You’d think watering plants would be an easy task, a total no-brainer, effective however you do it, but unfortunately that is not the case. Certain ways of watering can actually harm and weaken your plants, waste your time and money, and (super-critical right now) waste a dwindling resource. Luckily. though, if you know the right way to water, you’ll be setting your garden up for success and helping the earth at the same time.
Keep reading to learn how to properly water your outdoor plants—and save water:
1. Give your plants the right amount of water.
First things first, understand your plants’ watering needs. Some prefer consistent moisture; others are drought-tolerant. (Tip: Grouping plants with similar drinking habits together in a garden makes for more efficient watering.) And, when it comes time to water, there’s a proper way to do it: not too long (or you could create a boggy situation where fungus and rot can happen) and not too quickly (or you could encourage shallow roots that are vulnerable to drought conditions). Ideally, you should water deeply and at longer intervals in between so that the water reaches the longer roots. Soaking the soil to a depth of five to six inches encourages plants to grow deeper roots, which in the long run will make for a healthier garden. Do know that sandy soil dries out quicker, and clay soil holds on to moisture longer so you will have to adjust your watering to your conditions.
2. Make watering part of your morning routine.
Be choosy about your watering schedule and give your plants a long drink early in the morning when sunlight is less strong, the ground is cooler, and the foliage has time to dry before dusk. Also morning is when it tends to be less windy. Aim for between 5 a.m. and 10 a.m. Oh, and avoid watering in the evening when the damp foliage can attract insects, fungus, and disease.
3. Water at the correct height.
When you water from too high, a big portion of the moisture is lost either to evaporation or to foliage blocking the water from reaching the soil. The best method is direct watering, in which you aim the water at the base of a plant (avoiding wetting the foliage, which invites fungus.) Pro Tip: Mulch around your plants to prevent runoff and keep soil wet longer.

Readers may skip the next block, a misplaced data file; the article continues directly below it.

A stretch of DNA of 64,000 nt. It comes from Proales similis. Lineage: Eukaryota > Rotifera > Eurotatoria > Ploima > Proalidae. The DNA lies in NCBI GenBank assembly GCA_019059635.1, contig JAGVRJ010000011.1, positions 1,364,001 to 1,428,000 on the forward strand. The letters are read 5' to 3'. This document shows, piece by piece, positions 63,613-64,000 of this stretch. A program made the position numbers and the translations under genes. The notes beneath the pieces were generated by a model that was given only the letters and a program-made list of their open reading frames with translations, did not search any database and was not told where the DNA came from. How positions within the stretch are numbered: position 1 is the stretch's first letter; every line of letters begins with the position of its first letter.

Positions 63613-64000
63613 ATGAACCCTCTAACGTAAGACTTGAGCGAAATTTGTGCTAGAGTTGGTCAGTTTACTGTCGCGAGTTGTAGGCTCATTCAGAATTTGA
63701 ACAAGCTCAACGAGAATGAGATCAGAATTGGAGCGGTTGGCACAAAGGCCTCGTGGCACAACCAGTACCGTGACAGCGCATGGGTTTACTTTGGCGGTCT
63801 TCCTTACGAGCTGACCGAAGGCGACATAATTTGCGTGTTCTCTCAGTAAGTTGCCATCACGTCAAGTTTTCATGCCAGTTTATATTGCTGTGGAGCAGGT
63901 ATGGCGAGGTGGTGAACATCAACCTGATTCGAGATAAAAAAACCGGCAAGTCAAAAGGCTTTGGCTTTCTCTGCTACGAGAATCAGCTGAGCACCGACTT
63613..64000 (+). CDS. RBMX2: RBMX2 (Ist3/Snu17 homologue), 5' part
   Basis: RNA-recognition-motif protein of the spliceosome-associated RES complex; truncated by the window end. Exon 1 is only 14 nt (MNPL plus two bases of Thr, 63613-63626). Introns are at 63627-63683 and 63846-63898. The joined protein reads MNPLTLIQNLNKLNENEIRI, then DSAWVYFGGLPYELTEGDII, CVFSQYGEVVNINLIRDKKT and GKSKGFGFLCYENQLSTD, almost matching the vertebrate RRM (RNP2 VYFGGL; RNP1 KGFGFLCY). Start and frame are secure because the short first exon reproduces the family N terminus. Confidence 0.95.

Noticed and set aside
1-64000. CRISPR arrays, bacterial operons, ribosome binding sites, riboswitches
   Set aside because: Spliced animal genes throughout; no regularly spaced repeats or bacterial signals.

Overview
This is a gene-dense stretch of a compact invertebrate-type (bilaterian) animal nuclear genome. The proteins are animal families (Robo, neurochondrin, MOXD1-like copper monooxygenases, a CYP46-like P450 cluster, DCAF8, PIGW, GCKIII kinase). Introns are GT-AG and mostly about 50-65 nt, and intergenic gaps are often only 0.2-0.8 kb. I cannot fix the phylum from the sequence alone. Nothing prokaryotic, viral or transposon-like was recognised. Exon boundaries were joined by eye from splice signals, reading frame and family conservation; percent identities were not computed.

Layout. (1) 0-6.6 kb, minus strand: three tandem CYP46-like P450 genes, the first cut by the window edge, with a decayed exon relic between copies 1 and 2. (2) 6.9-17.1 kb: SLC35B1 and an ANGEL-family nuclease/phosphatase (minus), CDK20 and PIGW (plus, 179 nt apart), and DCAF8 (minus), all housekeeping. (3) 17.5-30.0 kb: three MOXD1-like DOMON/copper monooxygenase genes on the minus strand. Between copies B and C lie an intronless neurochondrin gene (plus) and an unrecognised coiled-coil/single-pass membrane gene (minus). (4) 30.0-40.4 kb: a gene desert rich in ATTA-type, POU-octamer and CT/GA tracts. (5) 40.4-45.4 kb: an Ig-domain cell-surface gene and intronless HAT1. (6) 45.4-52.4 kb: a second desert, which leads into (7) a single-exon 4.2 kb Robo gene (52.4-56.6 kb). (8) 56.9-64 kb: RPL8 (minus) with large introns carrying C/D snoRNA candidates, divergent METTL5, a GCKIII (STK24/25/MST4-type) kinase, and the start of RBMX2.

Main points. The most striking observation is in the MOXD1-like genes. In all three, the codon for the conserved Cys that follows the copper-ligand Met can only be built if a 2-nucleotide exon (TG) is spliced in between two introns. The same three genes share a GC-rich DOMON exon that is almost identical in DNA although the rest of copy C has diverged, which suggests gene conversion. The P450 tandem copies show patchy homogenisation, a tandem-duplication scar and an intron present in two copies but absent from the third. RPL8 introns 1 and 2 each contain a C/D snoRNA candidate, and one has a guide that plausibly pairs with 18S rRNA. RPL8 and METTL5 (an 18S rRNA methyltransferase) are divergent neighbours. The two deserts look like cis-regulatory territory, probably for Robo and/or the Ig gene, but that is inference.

4. Leverage an irrigation system with a timer.
Please consider using a drip irrigation system with a smart timer. When you use emitters, plants get water directed right to their roots, and a timer helps you stay on track with your watering schedule so you don’t forget or overdo the watering. In addition, some smart systems will adjust watering based on the weather; others measure moisture in the soil and turn on irrigation only when it gets dry (both features make sprinklers that turn on while it’s raining a thing of the past). Pro Tip: Irrigation systems are not perfect and leaks and breaks happen all the time. Check your system regularly.
5. Use a hose correctly when watering plants.
An open hose is notorious for wasting water. Make sure you attach a water wand or some sort of attachment with a variable spray nozzle so that you can control and stop the flow as you move the hose around. Just remember: A nozzle that casts a wide spray wets the foliage and doesn’t always reach the ground, making this wasteful and not efficient.
6. Put potted plants on a different watering schedule.
Pots need water more regularly because they hold on to heat longer, and confined soil dries out quicker than garden soil. This means you might need to water once a day or so during hot, dry spells, unless you have succulents which may need only a drink once every two weeks. To determine if you need to water, stick your finger in the soil, and if it feels dry all the way to your second knuckle then it’s time. Pro Tip: Water the entire pot, not just a spot in the corner or just the center, as this makes for a weak root system.
For more on watering plants, see: